broadcast on Channel Two at 7.00pm on Friday 19 November.

Commenting that Media Watch research disclosed that the programme was watched by

children in standard 2 and that in general the audience was under 16 years of age, Ms

Gilderdale said that her group had been concerned for some time about the attitudes and

values portrayed in the series. The programme on 19 November had included a discussion

about whether a prostitutes' collective should receive medical treatment from the centre

and one of the staff had revealed that she had been a prostitute. In addition, a young

couple were urged to ignore strong Polynesian family values. Moreover, two characters

began a gay relationship.

Ms Gilderdale wrote:

We submit that this sort of material which shows an extraordinarily distorted view

of New Zealand life, should not be shown at this hour, and that "Shortland Street"

should either be moved to after 8.30pm or the script writers should be urged to

offer more wholesome material in view of the young viewing audience.

TVNZ's Response to the Formal Complaint

TVNZ advised Children's Media Watch of its Complaints Committee's decision in a letter

dated 13 December 1993. It reported that the complaint had been considered under

standard G12 of the Television Code of Broadcasting Practice which requires broadcasters

to be mindful of the effect of programmes on children during their normal viewing times.

Noting that the programme had a "PGR" rating and had been broadcast during "PGR"

time, TVNZ said that the issues developed in episode 390 of Shortland Street reflected

talking points in contemporary society. It continued:

While the issues are discussed in the context of a television drama series, they are

nonetheless dealt with in a sensitive and balanced fashion and the producers go to

great lengths to ensure that both sides of each debate are traversed in an unbiased

fashion - and with due regard for the time at which the programme is shown.

Many issues are dealt with discreetly and often by implication rather than by overt

displays.

TVNZ described the issue about medical treatment for the prostitutes' collective as an

important health issue which, it said, had been handled in a non-condemnatory and

unbiased manner. The second story line involved a classic relationship question set in

contemporary New Zealand and the character's emerging awareness of his homosexuality

had been, as had all the story lines, slowly developed and explored over a number of

episodes.

TVNZ wrote:

The [Complaints] Committee noted that "Shortland Street" has been widely praised

by a diverse audience as well as by critics and educationalists. It handles a very

difficult brief - that of reflecting today's society in a balanced, responsible and

sensitive manner. Far from presenting a distorted view of New Zealand it in fact

reflects the sort of reality encountered in the news media every day. To ignore the

existence of sex workers, and to fail to recognise the impetuousness of young love

both heterosexual and homosexual is surely to perpetuate the very bigotry and

discrimination that a programme like "Shortland Street" can so sensitively diffuse?

It expressed the opinion in conclusion that the content was not unsuitable for PGR viewing

at 7.00pm.

Children's Media Watch's Complaint to the Broadcasting Standards

Authority

Dissatisfied with TVNZ's reply, in a letter dated 4 January 1994, Ms Gilderdale on the

Group's behalf referred the complaint to the Broadcasting Standards Authority under

s.8(1)(a) of the Broadcasting Act 1989.

Repeating the group's concern about the values portrayed to the large number of children

who watched the programme, Ms Gilderdale maintained that it was an unsuitable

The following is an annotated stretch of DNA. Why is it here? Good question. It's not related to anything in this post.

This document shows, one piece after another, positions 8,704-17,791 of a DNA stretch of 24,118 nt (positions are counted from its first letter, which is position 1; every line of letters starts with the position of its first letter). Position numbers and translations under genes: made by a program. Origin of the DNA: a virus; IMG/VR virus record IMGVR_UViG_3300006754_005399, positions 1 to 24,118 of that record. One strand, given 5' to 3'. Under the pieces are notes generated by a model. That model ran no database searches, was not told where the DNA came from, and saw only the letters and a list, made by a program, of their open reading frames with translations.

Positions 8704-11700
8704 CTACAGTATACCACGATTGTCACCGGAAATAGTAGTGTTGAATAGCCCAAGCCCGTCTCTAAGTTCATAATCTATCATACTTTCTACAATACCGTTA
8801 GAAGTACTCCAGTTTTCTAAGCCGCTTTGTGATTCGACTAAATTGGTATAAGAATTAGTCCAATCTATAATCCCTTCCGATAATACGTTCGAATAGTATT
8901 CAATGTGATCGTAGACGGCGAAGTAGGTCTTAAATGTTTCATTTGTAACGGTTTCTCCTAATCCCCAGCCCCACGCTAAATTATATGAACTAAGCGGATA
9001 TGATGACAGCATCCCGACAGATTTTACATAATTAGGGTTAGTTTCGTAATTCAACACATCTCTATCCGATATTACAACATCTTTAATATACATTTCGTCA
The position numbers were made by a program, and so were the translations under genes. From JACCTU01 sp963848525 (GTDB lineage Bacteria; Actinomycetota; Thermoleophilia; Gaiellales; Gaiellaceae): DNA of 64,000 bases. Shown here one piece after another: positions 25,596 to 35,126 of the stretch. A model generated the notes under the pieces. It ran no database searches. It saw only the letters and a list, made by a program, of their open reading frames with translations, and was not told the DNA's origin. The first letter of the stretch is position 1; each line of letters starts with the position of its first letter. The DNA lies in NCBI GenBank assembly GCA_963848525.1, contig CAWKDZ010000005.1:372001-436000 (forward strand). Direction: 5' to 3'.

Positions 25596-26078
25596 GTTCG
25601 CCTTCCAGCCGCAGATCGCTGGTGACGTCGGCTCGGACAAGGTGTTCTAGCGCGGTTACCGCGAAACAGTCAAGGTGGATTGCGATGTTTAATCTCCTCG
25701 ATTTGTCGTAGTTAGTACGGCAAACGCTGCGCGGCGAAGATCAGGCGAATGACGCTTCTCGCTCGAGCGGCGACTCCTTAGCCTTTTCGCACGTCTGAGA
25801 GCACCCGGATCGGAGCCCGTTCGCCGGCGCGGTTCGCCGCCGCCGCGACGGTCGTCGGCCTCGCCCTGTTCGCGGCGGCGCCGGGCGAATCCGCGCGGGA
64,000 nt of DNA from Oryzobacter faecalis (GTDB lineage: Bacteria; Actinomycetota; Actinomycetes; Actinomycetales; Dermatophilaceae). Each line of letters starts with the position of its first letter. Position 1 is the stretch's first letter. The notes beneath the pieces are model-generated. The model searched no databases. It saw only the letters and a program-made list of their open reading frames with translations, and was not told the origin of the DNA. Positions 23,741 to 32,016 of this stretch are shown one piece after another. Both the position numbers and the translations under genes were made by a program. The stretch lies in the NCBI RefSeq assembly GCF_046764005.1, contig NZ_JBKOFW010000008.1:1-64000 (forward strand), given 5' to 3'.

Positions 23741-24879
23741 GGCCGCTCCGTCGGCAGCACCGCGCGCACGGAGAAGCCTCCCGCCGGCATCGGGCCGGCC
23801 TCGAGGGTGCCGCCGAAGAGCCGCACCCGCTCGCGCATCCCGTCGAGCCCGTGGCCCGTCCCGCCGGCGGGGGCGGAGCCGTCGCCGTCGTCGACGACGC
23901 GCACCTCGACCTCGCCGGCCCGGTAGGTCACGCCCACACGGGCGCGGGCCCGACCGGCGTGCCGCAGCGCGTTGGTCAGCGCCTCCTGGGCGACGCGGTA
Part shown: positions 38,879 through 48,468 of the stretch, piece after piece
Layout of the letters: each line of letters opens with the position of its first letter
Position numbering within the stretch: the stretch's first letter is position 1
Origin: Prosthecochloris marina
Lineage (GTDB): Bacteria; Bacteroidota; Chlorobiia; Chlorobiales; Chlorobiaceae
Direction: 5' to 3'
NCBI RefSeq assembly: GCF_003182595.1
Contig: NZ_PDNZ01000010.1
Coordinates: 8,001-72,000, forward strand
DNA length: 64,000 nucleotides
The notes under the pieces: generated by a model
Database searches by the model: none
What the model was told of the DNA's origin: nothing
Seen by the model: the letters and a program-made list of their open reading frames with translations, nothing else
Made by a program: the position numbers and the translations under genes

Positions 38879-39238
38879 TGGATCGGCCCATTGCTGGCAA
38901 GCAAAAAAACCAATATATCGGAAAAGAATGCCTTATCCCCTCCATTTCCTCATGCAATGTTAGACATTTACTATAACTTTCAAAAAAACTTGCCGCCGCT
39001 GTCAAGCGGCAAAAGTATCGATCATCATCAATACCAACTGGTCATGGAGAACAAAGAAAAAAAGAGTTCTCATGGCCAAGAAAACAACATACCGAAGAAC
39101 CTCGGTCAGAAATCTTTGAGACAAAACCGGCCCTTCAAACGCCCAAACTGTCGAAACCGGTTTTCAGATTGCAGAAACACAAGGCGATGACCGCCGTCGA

programme for screening in family viewing time. In response to TVNZ's claim that the

series reflected life in a balanced way, Ms Gilderdale stated that the series was obsessed with

the sex lives of the staff at the Shortland Street medical centre. She continued:

In a medical centre there would be ample opportunity to see courage, dedication

and service to the community, but very little of these aspects of medical work are

seen in the series. Far from reflecting the sterling work and high principles of

medical staff in almost all medical centres in New Zealand, the script of "Shortland

Street" ensures that most people would run a mile rather than sign up for medical

treatment there.

Describing the series as unbalanced, she argued that it should be broadcast at a later hour.

TVNZ's Response to the Authority

As is its practice, the Authority sought the broadcaster's response to the complaint. Its

letter is dated 10 January 1994 and TVNZ's reply, 21 January.

Beginning by repeating that the programme was broadcast in PGR time and had a PGR

certificate, TVNZ disputed the series was obsessed with the sex lives of the characters

portrayed. While dealing with the professional live of the centre's staff, it also dealt with

the gossip among a closely-knit group of workers. The target audience, it added, was

primarily 15 - 25 year olds.

TVNZ expressed disagreement with the complainant's comment that the series did not

portray service to the community and listed a number of recent examples of such

behaviour. Indeed, TVNZ wrote:

It should be remembered that "Shortland Street" is a private clinic where patients

pay for their treatment and service. This reflects the reality of medical treatment in

urban New Zealand at the moment. The issue of selfless dedication to community

service versus cost and profitability is at the heart of the medical debate across the

country. "Shortland Street" has frequently portrayed stories and characters caught

in the middle of this argument.

Children's Media Watch's Final Comment to the Authority

When asked to comment on TVNZ's response, in a letter received on 7 February 1994, Ms

Gilderdale maintained that the broadcaster had not dealt with the group's central

complaint. That was, she continued, that prostitution and homosexuality were

inappropriate matters for a drama screened in family viewing time. She added:

Script writers of continuing "soaps" need to be particularly aware of their

responsibilities, as parents may have watched some episodes which are relatively

innocuous and then allow their child to watch the series, unaware that much more

questionable material may be shown in different episodes. This organisation would

be very much happier if "Shortland Street" could confine itself to material which

could warrant a "G" classification.